The famed full moon (panselino) during the month of August falls nothing short of incredible as dark skies light up at night.

Greeks will congregate just about anywhere to soak up the island vibe, drink, dance and wish upon a star. This year was no exception and I joined the droves of people under the serene glare of the August moon each night during my stay.

What once was a vacation spot dominated by Greece’s Italian and Spanish neighbours is now a favourite for the likes of Arab Sheiks and Asian millionaires. The residents of Mykonos tell me they can’t recall seeing the island as crowded as it has been these past two summers.

With over 100 new or completely renovated venues — ranging from upscale hotels, clubs, spas, restaurants, patisseries, high-end fashion retailers and jewellery boutiques — Mykonos’ global appeal is reaching new levels. Hotels are at capacity. Champagne flows by the caseloads. And an armada of luxury yachts line the harbour.

During the day, I feel the vibe at illustrious beaches such as Kalo Livadi, Pasrrou and Plati Gialos. Inevitably, the beach scene sets our mood and leads us into the night. It’s time to go back to the hotel to shower, change and then head out for a bite to eat at Souvlaki Story.

The streets are bustling and men, women and kids are dressed up and poking their heads into every store. When the clock strikes 10 p.m., it’s time for another outfit change. I throw on a pair of strappy heels, a bright lipstick and grab a front row stool at Astra, where I watch people cruise up and down the winding streets, drink and bop my head to the amazing music.

Midnight rolls around and we head to Monarch Beach — quite early by Greek standards — to find it almost empty. We wonder whether many of the locals and tourists were heading elsewhere. If you’ve never been to Greece, or Mykonos for that matter, one thing you quickly learn is that there is a party that’s about to go off somewhere. Within an hour, Monarch Beach is absolutely crammed with young and old grooving to the beats and sipping cocktails. Let the party begin!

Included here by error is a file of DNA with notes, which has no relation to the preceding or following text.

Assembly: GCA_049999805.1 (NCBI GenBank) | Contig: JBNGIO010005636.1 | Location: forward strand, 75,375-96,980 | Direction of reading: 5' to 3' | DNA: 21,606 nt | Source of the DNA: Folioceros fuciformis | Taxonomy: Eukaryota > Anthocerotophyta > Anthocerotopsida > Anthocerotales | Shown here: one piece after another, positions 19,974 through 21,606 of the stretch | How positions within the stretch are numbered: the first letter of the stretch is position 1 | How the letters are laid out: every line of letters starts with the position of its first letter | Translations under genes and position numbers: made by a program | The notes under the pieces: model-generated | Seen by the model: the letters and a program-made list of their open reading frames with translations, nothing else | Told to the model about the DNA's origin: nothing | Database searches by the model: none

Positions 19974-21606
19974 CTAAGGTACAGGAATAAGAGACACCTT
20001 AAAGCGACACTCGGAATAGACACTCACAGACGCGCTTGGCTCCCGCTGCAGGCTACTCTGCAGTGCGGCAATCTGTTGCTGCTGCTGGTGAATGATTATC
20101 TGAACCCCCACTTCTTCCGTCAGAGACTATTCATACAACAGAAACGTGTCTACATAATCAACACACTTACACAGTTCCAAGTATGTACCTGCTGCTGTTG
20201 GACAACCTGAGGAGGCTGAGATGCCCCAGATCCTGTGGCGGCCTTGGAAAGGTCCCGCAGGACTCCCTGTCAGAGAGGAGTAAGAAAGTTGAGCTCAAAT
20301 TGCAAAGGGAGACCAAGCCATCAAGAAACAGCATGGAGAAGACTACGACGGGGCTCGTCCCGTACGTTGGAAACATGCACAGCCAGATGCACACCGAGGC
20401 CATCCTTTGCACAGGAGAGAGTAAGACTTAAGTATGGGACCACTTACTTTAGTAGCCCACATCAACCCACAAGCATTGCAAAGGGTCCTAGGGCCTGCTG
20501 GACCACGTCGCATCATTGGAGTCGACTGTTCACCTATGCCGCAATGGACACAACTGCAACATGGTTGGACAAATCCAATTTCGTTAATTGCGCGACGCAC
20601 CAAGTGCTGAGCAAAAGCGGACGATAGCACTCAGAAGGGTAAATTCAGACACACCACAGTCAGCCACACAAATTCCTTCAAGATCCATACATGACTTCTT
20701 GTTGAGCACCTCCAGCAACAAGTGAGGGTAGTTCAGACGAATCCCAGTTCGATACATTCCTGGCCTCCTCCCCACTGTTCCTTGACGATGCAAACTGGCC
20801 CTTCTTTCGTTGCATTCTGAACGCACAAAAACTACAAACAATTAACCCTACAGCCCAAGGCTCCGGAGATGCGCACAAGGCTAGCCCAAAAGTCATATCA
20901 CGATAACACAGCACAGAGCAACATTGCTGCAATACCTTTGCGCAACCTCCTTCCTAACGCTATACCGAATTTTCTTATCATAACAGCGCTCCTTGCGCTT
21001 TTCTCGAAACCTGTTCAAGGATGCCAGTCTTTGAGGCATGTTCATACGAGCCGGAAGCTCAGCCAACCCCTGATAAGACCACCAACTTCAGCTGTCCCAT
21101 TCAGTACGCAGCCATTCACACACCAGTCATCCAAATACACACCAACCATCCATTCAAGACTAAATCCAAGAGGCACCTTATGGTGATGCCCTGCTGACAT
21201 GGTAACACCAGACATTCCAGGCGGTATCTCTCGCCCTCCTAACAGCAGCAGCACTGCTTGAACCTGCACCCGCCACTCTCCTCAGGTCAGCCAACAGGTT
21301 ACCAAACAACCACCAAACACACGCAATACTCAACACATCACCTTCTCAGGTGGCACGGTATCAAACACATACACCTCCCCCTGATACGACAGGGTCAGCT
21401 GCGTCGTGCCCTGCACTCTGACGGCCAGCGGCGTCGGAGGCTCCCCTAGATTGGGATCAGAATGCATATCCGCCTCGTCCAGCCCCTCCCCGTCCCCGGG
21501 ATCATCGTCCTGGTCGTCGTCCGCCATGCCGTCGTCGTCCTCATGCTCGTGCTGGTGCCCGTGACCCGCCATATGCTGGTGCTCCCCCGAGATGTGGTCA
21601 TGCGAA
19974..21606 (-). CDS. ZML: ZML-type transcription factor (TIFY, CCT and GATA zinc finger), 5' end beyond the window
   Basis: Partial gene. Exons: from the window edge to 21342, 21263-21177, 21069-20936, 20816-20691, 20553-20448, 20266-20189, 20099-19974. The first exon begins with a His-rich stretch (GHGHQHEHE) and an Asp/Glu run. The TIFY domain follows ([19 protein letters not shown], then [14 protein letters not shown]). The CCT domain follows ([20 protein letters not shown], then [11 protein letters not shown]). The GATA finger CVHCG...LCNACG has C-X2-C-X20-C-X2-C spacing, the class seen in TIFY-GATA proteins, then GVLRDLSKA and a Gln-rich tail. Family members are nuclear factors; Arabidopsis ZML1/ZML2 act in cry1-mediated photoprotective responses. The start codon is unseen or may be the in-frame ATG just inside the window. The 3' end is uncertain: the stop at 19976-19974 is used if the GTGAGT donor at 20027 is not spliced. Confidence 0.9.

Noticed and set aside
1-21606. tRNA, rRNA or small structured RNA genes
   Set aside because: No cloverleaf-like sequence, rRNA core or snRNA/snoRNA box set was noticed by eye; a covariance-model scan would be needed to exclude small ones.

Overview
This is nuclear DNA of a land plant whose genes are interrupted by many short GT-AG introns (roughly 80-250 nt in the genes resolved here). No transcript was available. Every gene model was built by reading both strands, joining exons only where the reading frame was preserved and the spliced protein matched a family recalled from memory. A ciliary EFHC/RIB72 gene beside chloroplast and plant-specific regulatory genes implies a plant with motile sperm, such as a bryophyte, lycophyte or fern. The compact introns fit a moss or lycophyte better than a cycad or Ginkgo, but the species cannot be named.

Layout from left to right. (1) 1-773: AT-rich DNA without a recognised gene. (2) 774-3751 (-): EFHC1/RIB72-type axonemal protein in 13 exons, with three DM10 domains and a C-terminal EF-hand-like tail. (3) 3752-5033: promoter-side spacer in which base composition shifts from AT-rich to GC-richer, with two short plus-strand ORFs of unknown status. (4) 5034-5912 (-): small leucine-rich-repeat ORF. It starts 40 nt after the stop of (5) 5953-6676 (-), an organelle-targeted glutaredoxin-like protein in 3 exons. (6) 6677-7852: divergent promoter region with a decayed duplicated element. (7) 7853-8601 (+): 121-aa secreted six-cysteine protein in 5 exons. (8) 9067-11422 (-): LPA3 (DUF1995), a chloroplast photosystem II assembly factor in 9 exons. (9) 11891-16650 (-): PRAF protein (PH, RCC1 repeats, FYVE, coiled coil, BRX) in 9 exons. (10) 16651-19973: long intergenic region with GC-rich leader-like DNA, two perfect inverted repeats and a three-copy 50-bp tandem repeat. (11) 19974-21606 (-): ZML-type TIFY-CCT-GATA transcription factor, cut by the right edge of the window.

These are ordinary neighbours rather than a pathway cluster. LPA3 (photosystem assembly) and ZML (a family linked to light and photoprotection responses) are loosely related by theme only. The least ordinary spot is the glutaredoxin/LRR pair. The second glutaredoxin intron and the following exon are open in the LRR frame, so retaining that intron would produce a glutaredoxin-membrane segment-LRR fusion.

There are plenty of expats hanging around, including a 20-something woman from Boston who had only arrived in Mykonos that afternoon and was already wondering how she would adjust to life back home. Join the club, my dear.

Then at 2 a.m., fireworks light up the sky and the full moon spotlights the revellers on the beach.

It’s just Day 1 of my visit to Mykonos but already I’m relaxed.

My trip to Greece has been reasonably priced up until now, but that’s because I just arrived in Mykonos. It’s not cheap to mingle with the rich and famous, but for some reason I know my euros are being well spent. For the next several days, I lose perception of money — it costs me 20 euro for two beach chairs on my second day.

The VIPs in the beach cabana next to our chairs are ordering magnum champagne bottles and beads of sweat start dripping from my head — not because of the heat but rather the thought of what each bottle is costing them.

I’ve become quite the snob when it comes to Mykonos. Why go somewhere else when this island keeps calling me back?

Like the tourists who lose themselves on this island, so too, do I. Sometimes in life we need to get a little lost in order to find ourselves again. And I find myself every time I come to Mykonos.